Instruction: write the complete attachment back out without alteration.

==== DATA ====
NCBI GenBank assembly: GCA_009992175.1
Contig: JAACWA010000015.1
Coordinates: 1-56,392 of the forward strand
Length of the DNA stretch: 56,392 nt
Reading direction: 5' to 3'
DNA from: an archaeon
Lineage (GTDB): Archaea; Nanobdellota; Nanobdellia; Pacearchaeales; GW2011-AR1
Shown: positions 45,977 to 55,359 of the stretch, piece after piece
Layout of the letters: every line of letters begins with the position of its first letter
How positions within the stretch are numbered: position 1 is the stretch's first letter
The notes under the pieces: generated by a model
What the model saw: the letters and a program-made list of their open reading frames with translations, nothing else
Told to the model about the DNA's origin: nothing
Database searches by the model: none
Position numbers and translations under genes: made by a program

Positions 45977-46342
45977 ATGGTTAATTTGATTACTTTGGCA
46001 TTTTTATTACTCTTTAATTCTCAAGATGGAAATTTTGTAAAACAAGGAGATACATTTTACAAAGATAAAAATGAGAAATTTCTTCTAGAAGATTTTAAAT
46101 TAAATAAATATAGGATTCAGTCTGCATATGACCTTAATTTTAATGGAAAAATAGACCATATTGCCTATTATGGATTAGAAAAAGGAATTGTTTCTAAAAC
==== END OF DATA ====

NCBI GenBank assembly: GCA_009992175.1
Contig: JAACWA010000015.1
Coordinates: 1-56,392 of the forward strand
Length of the DNA stretch: 56,392 nt
Reading direction: 5' to 3'
DNA from: an archaeon
Lineage (GTDB): Archaea; Nanobdellota; Nanobdellia; Pacearchaeales; GW2011-AR1
Shown: positions 45,977 to 55,359 of the stretch, piece after piece
Layout of the letters: every line of letters begins with the position of its first letter
How positions within the stretch are numbered: position 1 is the stretch's first letter
The notes under the pieces: generated by a model
What the model saw: the letters and a program-made list of their open reading frames with translations, nothing else
Told to the model about the DNA's origin: nothing
Database searches by the model: none
Position numbers and translations under genes: made by a program

Positions 45977-46342
45977 ATGGTTAATTTGATTACTTTGGCA
46001 TTTTTATTACTCTTTAATTCTCAAGATGGAAATTTTGTAAAACAAGGAGATACATTTTACAAAGATAAAAATGAGAAATTTCTTCTAGAAGATTTTAAAT
46101 TAAATAAATATAGGATTCAGTCTGCATATGACCTTAATTTTAATGGAAAAATAGACCATATTGCCTATTATGGATTAGAAAAAGGAATTGTTTCTAAAAC